Many musical tours of London focus on recent pop music, with a wide variety of tours on offer for those who want to learn more about Rock ‘n Roll and the Swinging Sixties. For those who prefer music to be more orchestral, operatic or choral, there are no such tours available.
Here, we outline a two-day itinerary of the classical music sites in London for visitors who want to learn more about the history of classical music in the capital city.
London has a wealth of places to attend classical concerts and events, from the highbrow Opera House to free lunchtime concerts in some stunning churches. We have put together an intinerary for those who want to see these venues where the music is performed, or which focus on musical heritage, specifically ones which are in historic buildings, and which can be visited whether there is a performance on or not, as some of London’s music venues are only open for those with tickets to a specific event.
We have not specified timings on this itinerary, as you may want to stay to catch a free concert, or take a guided tour of one venue but not another, so use this more as a guide as to what is on offer, and then work out your own timings based on what tours or performances you may plan to see. I hope you will find this a useful aide in getting the most out of London’s musical heritage.
Directions are given between the venues using what3words.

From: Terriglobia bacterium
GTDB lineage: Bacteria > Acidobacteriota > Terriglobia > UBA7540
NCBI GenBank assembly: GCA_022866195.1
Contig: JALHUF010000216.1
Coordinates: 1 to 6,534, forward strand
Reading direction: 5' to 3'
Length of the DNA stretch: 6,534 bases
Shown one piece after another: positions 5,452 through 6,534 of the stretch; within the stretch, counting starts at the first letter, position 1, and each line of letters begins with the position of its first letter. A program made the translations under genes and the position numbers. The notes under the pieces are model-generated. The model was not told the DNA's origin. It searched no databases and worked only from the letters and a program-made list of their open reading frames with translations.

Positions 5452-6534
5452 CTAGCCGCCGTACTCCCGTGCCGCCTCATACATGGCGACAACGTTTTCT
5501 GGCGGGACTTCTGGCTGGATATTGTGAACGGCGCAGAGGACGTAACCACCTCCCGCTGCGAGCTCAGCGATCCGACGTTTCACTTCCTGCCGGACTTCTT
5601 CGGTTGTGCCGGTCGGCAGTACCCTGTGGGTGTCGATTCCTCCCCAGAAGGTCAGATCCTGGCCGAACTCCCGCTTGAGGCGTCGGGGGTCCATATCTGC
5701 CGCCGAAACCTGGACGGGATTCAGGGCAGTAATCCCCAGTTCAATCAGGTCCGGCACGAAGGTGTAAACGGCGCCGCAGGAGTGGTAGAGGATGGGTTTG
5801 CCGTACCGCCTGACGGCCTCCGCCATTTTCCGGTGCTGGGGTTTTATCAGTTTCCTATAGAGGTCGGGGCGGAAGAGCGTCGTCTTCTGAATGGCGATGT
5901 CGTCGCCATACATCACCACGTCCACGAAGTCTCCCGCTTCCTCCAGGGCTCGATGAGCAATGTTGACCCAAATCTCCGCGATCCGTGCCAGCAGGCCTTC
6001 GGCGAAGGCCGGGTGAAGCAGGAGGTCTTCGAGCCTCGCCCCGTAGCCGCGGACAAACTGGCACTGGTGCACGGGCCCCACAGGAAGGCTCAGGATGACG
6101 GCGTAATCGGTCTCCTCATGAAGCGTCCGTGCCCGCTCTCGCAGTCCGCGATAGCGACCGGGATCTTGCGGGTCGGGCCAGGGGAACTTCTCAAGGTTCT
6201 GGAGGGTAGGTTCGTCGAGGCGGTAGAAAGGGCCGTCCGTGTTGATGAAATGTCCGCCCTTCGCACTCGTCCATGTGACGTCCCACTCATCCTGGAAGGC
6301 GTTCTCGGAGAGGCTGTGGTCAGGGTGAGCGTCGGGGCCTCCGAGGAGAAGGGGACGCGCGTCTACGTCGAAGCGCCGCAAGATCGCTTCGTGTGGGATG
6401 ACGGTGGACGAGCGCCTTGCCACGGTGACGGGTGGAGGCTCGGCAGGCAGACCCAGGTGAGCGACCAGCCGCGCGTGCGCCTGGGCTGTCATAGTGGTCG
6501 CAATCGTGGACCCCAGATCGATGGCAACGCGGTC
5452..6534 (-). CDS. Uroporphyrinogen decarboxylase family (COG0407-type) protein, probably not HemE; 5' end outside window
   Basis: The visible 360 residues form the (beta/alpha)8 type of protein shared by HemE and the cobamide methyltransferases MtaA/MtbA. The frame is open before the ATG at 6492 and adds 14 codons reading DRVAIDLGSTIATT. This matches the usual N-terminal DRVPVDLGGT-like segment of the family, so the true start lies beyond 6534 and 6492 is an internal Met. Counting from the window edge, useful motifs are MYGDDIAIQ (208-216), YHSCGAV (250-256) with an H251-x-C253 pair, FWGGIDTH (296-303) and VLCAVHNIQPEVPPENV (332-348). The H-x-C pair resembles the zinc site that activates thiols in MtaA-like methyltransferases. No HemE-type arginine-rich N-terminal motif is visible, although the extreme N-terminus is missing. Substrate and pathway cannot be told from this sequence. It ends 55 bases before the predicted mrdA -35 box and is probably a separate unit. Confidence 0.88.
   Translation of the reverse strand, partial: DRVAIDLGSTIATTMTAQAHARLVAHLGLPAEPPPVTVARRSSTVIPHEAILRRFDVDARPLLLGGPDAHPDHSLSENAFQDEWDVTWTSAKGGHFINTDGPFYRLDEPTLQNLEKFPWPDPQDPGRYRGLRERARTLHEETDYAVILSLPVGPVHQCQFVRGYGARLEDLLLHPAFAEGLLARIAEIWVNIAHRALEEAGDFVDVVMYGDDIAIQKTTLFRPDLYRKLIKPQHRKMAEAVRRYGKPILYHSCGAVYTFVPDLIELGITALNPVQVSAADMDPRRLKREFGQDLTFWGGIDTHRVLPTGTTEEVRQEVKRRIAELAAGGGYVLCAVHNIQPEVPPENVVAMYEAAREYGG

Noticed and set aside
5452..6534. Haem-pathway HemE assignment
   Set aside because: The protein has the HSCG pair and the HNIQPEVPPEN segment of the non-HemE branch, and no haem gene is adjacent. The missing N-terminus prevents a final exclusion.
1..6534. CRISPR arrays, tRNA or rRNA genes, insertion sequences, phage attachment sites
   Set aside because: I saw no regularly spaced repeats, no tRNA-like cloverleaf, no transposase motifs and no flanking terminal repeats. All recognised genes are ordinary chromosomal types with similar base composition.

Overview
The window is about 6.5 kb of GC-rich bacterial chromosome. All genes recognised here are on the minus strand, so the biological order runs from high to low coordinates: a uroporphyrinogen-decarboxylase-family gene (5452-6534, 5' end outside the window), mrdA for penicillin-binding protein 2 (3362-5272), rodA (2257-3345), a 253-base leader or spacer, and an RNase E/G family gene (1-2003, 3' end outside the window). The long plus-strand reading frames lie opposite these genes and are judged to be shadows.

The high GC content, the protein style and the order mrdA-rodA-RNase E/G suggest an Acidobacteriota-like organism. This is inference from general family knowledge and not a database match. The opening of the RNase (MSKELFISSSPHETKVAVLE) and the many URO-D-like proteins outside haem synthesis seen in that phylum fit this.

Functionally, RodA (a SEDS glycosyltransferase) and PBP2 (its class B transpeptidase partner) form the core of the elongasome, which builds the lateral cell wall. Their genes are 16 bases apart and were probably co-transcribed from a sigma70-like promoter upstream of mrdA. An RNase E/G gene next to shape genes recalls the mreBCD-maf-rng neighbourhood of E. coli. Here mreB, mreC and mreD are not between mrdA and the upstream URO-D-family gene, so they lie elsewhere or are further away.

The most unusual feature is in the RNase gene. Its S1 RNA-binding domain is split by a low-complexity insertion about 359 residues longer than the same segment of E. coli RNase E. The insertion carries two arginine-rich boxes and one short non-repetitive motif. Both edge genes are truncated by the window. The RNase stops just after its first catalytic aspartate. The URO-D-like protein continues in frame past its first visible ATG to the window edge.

DAY ONE – THE WEST END
The tour starts at the Royal College of Music (w3w: stops.pushed.sober); the nearest tube station is South Kensington.
Royal College of Music, South Kensington
Photograph © Dillif
Directly opposite the Royal Albert Hall, the Royal College was established in 1882 as a conservatoire teaching Western music at higher educational level.
The current building was opened in 1894 and it includes one of the most significant museums of music-related objects in Europe. With over 15,000 objects in its collections, highlights include a clavicytherium from 1480 which is the world’s oldest surviving keyboard instrument, Gustav Holst’s trombone, a Broadwood grand piano from 1799, music scores, portraits and a lot more.
The museum is currently undergoing renovation but will open again soon. If it is still closed, just skip this one out of the itinerary and start at the Royal Albert Hall.
Directly opposite the Royal College is the next stop, the Royal Albert Hall (w3w: spark.shell.delay), only a two minute walk away.
Royal Albert Hall, South Kensington
L: The outside of the Royal Albert Hall Photograph © Dillif
R: The unusual ceiling Photograph © Colin
Opened by Queen Victoria in 1871, the Royal Albert Hall is distinctive and inconic building which hosts hundreds of music concerts every year, from classical to rock music and everything inbetween. It is best known for hosting the annual Proms; eight weeks of classical music over the summer in what has been referred to as “the world’s largest and most democratic musical festival”.
The main auditorium has a unique interior, set in the round with archways around the walls. Mushroom shaped discs hang from the ceiling, put there because when the first concert was performed in 1871, the dome roof created a noticeable echo. A huge canvas awning was hung from the roof until 1969, when the acoustic discs were installed to solve the problem.
The Royal Albert Hall is open for casual visitors who can visit the exhibitions for free, eat at the restaurant listening to classical music, or take one of the daily tours which include: behind the scenes, architectural tours, film and TV tours or other specialist subject areas.
You can either catch a tube next, from Gloucester Road to Regents Park on the Circle Line, which is about 25 minutes, or walk through Hyde Park and Marylebone, which takes about 45 minutes. The Royal Academy of Music (w3w: split.burns.ballots) is on the Marylebone Road.
Royal Academy of Music, Marylebone
Photograph © Phil Frenzy